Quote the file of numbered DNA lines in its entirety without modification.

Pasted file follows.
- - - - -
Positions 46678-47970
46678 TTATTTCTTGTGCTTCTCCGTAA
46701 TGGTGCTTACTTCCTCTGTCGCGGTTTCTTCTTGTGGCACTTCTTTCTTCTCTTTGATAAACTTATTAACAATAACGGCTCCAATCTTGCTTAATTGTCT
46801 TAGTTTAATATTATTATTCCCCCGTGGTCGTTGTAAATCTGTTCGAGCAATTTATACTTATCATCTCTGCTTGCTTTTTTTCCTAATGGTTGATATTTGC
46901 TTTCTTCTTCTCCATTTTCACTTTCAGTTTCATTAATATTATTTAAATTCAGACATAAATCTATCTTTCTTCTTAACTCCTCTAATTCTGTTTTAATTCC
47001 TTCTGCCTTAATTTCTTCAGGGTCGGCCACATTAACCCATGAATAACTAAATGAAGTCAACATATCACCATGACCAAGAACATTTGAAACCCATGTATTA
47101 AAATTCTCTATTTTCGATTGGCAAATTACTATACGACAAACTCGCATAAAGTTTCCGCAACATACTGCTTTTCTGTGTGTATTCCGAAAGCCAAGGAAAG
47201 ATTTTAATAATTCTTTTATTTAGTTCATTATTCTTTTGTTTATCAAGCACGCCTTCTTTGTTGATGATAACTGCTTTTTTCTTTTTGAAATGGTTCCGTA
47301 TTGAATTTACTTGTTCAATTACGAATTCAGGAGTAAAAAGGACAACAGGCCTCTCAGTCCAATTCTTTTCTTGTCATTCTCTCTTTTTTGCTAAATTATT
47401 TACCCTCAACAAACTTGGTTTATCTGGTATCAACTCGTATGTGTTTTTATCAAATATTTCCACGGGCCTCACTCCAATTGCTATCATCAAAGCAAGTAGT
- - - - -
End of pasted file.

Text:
Positions 46678-47970
46678 TTATTTCTTGTGCTTCTCCGTAA
46701 TGGTGCTTACTTCCTCTGTCGCGGTTTCTTCTTGTGGCACTTCTTTCTTCTCTTTGATAAACTTATTAACAATAACGGCTCCAATCTTGCTTAATTGTCT
46801 TAGTTTAATATTATTATTCCCCCGTGGTCGTTGTAAATCTGTTCGAGCAATTTATACTTATCATCTCTGCTTGCTTTTTTTCCTAATGGTTGATATTTGC
46901 TTTCTTCTTCTCCATTTTCACTTTCAGTTTCATTAATATTATTTAAATTCAGACATAAATCTATCTTTCTTCTTAACTCCTCTAATTCTGTTTTAATTCC
47001 TTCTGCCTTAATTTCTTCAGGGTCGGCCACATTAACCCATGAATAACTAAATGAAGTCAACATATCACCATGACCAAGAACATTTGAAACCCATGTATTA
47101 AAATTCTCTATTTTCGATTGGCAAATTACTATACGACAAACTCGCATAAAGTTTCCGCAACATACTGCTTTTCTGTGTGTATTCCGAAAGCCAAGGAAAG
47201 ATTTTAATAATTCTTTTATTTAGTTCATTATTCTTTTGTTTATCAAGCACGCCTTCTTTGTTGATGATAACTGCTTTTTTCTTTTTGAAATGGTTCCGTA
47301 TTGAATTTACTTGTTCAATTACGAATTCAGGAGTAAAAAGGACAACAGGCCTCTCAGTCCAATTCTTTTCTTGTCATTCTCTCTTTTTTGCTAAATTATT
47401 TACCCTCAACAAACTTGGTTTATCTGGTATCAACTCGTATGTGTTTTTATCAAATATTTCCACGGGCCTCACTCCAATTGCTATCATCAAAGCAAGTAGT